Rudi is the founder of our training system. He was born on June 26th, 1969, in Cuba. He started freediving at age 4, scuba diving at 7, and by 12, he had become fascinated enough with freediving that he started developing a rudimentary training system. Through constant observation, research and self experimentation, he spent the next four years refining the concepts that still are the foundation of our system. By 16, he started teaching courses to local fishermen to help them turn their mostly dangerous practices into safe ones. He then became an alternate member of the junior national team, where he worked with several world-class divers and trainers and started including sports science and medicine elements into his own training system. Contrary to the prevalent attitude of the times that considered freediving a mystical endeavor and painted freedivers as meditation and yoga gurus, Rudi started treating it as a sport, with defined methods, training cycles, and repeatable ways to gauge progress. By 1991, he had taught his basic course to over 500 students and had amassed a considerable body of experience to substantiate his methods. That same year, he immigrated to the USA, where he continued to work in diving related fields, from underwater video and photography to scuba instruction, technical diving and, as before, freediving. During this time, Rudi started delving deeper into human biology and medical studies in an effort to understand how the human body reacted, and adapted, to the changes imposed by deep immersion. These studies were crucial to the creation of the next techniques that were added to his method, which would go on to revolutionize the sport.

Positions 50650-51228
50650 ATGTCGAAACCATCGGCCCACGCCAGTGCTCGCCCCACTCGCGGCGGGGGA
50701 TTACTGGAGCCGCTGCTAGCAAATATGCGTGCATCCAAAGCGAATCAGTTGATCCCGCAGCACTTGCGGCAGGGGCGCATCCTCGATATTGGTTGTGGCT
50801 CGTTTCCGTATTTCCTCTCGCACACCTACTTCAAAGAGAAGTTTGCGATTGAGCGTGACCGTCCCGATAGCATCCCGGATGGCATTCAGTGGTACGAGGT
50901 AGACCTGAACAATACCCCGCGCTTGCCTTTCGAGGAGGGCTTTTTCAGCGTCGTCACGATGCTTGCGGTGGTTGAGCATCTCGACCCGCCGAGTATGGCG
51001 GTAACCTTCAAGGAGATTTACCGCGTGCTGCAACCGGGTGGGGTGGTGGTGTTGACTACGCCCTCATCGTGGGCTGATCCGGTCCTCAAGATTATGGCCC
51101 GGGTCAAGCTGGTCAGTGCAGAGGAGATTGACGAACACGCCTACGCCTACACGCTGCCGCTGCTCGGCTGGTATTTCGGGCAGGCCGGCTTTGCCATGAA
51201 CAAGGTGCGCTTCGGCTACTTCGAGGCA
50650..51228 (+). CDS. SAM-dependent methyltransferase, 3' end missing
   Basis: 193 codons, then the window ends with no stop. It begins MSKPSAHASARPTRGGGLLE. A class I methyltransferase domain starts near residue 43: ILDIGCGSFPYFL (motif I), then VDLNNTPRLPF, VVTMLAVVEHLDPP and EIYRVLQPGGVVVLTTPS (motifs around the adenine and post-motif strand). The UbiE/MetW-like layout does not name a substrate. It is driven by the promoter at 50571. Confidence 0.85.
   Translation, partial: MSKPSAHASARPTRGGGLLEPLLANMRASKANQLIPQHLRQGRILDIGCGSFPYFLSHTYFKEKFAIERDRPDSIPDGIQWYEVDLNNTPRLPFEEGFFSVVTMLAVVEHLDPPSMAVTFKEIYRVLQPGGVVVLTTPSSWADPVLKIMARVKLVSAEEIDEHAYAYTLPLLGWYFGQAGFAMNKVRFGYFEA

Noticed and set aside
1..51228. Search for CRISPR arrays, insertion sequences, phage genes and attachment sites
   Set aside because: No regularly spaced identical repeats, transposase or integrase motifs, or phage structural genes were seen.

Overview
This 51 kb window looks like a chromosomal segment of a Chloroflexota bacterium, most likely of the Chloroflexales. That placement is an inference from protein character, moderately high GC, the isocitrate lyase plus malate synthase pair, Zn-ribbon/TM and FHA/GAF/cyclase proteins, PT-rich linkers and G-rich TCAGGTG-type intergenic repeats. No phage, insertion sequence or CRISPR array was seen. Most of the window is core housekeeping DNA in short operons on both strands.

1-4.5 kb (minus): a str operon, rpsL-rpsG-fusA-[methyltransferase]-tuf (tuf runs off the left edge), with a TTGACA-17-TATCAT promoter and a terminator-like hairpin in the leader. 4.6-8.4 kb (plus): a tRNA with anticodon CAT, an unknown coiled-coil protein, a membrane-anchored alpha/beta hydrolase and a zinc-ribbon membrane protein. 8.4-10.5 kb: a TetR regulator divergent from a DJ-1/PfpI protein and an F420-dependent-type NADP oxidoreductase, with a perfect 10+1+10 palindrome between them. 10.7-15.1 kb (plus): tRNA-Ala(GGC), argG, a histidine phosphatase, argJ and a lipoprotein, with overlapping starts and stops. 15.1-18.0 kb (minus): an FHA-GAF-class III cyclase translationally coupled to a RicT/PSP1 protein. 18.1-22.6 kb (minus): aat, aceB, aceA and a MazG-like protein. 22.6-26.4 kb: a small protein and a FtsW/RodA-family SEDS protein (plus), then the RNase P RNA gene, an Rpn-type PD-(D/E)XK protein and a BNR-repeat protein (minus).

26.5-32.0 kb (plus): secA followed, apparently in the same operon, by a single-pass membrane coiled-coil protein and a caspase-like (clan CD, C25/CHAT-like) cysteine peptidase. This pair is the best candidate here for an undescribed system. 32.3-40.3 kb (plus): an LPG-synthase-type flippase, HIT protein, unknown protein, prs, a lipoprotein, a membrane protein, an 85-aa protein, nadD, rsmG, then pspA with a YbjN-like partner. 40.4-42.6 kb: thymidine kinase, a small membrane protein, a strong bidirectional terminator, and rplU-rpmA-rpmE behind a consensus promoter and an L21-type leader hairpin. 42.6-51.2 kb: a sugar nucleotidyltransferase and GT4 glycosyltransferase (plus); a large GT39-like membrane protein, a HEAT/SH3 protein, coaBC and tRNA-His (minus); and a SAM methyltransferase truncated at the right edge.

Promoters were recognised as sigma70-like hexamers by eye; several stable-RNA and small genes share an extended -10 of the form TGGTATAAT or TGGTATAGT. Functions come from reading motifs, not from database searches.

In 1995, Rudi was ready to put his improved system through the toughest test of all, a world record attempt, and he worked with freediving phenom Alejandro Ravelo to set 3 world records. At the same time, he collaborated with the legendary Pipin Ferreras in creating the first freediving training organization in the world, the IAFD (International Association of Freedivers), for which Rudi served as Vice-President of Education until 1997. After deciding to leave the IAFD, Rudi was ready for a new challenge, that of taking a completely inexperienced diver and guiding her to several world records in just 8 months. The records set with this diver, Tanya Streeter, not only made her a new star in the sport that had been largely dominated for many years by just one female diver, but proved the efficacy of Rudi’s system since during the first dive the pair did together, she was only able to reach 15 meters/50 feet, and less than six months later she was shattering the No-Limits record with a dive to 113 meters/370 feet. During his time training Streeter, Rudi also took under his wing as his assistant Kirk Krack, who would go on to become a trainer of renown himself years later. Several more trainees came seeking his help for world records, including his future wife Yasemin Dalkilic. Freediving started to explode in popularity around this time, going from an obscure, stunt-like endeavor to a revered extreme sport, and Rudi’s work with four new different world champions in the space of just three years was a big reason for that widespread recognition. But with this popularity came many new organizations and characters whose actions and beliefs made the sport less fair, and more importantly, less safe. Unhappy with this, In 1999, Rudi co-founded F.R.E.E. (Freediving Regulations & Education Entity), an organization dedicated to regulating freediving records and, most importantly, to the dissemination of knowledge with a safety foundation. Working with Yasemin Dalkilic from 1999 to 2006, the pair went on to redefine female performance as well as the media presence of the sport, with Dalkilic becoming the first woman to break the 100 and 120 meter barriers, the first to set a record in the Unassisted category, and the first to have several of her record events televised LIVE on several European networks and the first female freediver to be featured by Reuters, AP, BBC, Eurosports, NBC, Time Warner, Time Warner, Discovery, etc. Rudi also took on training duties for Jamaican super-athlete and martial arts sensation David Lee, who added the title of Freediving World Champion to his resume and went on to set 6 world Records with Rudi. At this point, Rudi started adapting his system into a method that could be used by other athletes, and even regular people, to improve anaerobic performance and breathing efficiency. This system, called AIR (Anaerobic Intervalometric Response), has now been used by hundreds of athletes, from mountaineers, surfers, ice skaters and divers, to UFC fighters, ultra marathon runners and Olympic swimmers. Additionally, it has helped potentiate anaerobic performance and stress response in firefighters, stunt performers, and several law enforcement teams. While experimenting with alternate techniques to transition his core freediving methods into the AIR system, Rudi took on stars from other sports who had manifested interest in freediving as trainees, including IronMan standout Topi Lintukangas and 2-time synchro-swimming Olympic Champion Olga Novoshchenova, whom both went to break Freediving world records as a result of this cooperation. By 2010, Rudi was ready to dedicate himself full time to the work with AIR and has since only taken on a handful of freediving courses each year, stepping away completely from the training of world record hopefuls. In 2022, armed with all the new experiences and knowledge gained with other athletes and professionals through his role at AIR, Rudi decided to revamp the complete course curriculum for the FREE courses. The new courses are now being taught by a select group of instructors through LearnFreediving.com. More than 40 years from the date that first sketched some basic training principles on a notepad at the age of 12, Rudi continues to contribute innovative ideas to the field of freediving training, cementing his position as one of the most influential trainers the sport has ever known.